The Tower is South Korea’s first attempt at a full-on disaster movie, and overall it’s pretty good but does bear a strong resemblance to the Hollywood pic The Towering Inferno, widely seen as the peak title in this 1970s movie subgenre.
It’s also the latest film from director Kim Ji-hoon, whose most recent pic was the underwater-monster feature Sector 7, which did big business at the box-office.
Christmas Eve in Seoul sees the public debut of the Tower … (read more)
The blockbuster horror movie, much like the blockbuster action movie, is a genre from which you can, and most certainly should, expect certain things. And, yes that does mean taking the good (things lurking around in the dark, people dying horribly and spectacular man-monster showdowns preferably involving explosions and/or heavy machinery) with the bad (contrived plot devices, stereotyped characters, average dialogue and predictable developments). When you know what you’re in for and the good balances out the bad, well, surely … (read more)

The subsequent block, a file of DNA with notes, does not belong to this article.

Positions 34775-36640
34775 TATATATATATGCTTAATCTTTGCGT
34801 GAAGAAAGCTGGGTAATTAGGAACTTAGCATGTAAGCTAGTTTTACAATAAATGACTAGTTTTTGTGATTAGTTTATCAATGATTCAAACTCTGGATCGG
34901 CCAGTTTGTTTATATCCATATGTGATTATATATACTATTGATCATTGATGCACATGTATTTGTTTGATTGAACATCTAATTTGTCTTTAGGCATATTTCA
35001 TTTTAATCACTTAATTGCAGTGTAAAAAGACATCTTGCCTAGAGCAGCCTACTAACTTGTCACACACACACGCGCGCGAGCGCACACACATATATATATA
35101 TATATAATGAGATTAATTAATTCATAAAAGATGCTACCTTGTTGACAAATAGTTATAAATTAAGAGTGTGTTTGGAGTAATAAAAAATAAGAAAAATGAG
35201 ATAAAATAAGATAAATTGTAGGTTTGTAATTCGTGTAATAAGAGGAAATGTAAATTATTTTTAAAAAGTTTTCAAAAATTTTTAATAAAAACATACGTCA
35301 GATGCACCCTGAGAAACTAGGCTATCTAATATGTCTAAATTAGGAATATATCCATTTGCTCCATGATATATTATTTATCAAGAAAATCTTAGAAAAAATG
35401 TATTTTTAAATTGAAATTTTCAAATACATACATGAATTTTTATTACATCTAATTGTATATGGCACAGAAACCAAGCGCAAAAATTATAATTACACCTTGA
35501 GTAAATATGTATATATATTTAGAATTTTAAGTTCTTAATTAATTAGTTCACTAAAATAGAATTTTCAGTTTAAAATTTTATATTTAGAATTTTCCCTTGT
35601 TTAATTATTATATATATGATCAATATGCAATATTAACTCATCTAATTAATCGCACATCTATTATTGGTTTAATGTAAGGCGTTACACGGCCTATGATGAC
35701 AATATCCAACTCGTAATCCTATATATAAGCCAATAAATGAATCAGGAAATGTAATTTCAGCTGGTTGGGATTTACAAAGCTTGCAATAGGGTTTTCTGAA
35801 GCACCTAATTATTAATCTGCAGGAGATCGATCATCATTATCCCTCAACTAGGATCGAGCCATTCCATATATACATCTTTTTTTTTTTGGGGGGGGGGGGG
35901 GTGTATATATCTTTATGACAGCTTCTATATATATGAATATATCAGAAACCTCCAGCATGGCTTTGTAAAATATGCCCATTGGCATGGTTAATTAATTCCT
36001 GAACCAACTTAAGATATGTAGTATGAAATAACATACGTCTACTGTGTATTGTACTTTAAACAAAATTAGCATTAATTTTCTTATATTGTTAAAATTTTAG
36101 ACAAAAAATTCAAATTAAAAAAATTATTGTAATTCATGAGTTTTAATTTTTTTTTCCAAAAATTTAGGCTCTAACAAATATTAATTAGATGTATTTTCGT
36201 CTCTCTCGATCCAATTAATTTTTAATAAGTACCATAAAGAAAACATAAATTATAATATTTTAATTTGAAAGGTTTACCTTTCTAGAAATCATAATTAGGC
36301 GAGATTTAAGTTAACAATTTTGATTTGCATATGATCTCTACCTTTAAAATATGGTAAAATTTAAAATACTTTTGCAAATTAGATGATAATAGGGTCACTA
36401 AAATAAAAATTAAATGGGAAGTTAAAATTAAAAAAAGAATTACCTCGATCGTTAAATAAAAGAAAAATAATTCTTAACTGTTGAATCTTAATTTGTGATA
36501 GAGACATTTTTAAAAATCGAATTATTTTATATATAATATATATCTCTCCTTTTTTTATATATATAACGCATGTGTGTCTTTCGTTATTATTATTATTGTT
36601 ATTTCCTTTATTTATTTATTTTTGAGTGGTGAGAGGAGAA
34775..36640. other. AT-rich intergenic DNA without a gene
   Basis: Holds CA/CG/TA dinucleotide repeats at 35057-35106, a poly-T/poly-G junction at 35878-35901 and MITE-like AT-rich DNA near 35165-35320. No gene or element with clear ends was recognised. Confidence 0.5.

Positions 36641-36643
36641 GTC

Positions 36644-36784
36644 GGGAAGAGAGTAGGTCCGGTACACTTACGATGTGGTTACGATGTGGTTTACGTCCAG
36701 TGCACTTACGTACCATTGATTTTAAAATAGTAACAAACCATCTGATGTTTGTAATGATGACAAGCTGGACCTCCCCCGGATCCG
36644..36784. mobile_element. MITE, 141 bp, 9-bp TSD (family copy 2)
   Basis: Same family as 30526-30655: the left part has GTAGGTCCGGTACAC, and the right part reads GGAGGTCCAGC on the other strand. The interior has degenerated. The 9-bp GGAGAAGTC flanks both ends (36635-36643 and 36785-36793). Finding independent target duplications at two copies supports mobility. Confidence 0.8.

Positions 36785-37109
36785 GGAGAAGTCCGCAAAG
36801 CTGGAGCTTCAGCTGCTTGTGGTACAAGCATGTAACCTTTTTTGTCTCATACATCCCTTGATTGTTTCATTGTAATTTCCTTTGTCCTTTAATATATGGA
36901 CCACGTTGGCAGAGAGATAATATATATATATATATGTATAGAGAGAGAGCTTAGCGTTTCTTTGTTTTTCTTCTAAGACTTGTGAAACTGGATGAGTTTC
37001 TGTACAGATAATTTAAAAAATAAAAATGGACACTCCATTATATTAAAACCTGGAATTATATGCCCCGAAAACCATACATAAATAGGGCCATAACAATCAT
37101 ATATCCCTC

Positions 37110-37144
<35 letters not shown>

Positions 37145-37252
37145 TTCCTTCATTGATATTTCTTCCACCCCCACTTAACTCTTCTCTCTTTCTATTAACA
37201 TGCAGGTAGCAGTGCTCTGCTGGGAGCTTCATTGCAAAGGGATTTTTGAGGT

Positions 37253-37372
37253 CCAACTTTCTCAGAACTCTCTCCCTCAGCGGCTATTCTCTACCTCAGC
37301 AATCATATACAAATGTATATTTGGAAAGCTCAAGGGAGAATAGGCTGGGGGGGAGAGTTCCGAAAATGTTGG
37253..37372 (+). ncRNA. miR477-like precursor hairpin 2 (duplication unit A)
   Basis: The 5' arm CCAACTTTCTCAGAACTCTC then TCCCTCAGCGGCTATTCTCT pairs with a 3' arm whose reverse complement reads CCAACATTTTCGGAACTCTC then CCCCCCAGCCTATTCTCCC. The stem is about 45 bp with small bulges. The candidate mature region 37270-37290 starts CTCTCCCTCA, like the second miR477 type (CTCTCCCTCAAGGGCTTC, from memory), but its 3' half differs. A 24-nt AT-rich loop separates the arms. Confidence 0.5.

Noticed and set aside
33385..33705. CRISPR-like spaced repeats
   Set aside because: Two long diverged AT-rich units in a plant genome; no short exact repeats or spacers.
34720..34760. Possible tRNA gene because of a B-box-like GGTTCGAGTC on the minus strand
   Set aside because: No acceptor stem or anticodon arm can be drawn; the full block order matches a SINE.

May 18 is a film that many pinned their hopes on, in Korea’s flagging film industry, which has been producing far fewer profitable films in the last year or two. And with good reason: it’s a historical epic (flavour of the month, for successful Korean films), it’s based on real events, it’s got a relatively large budget (about US$10M) and it’s got a good cast, led by Kim Sang-Kyung (Tale of Cinema, Memories of Murder).
The film … (read more)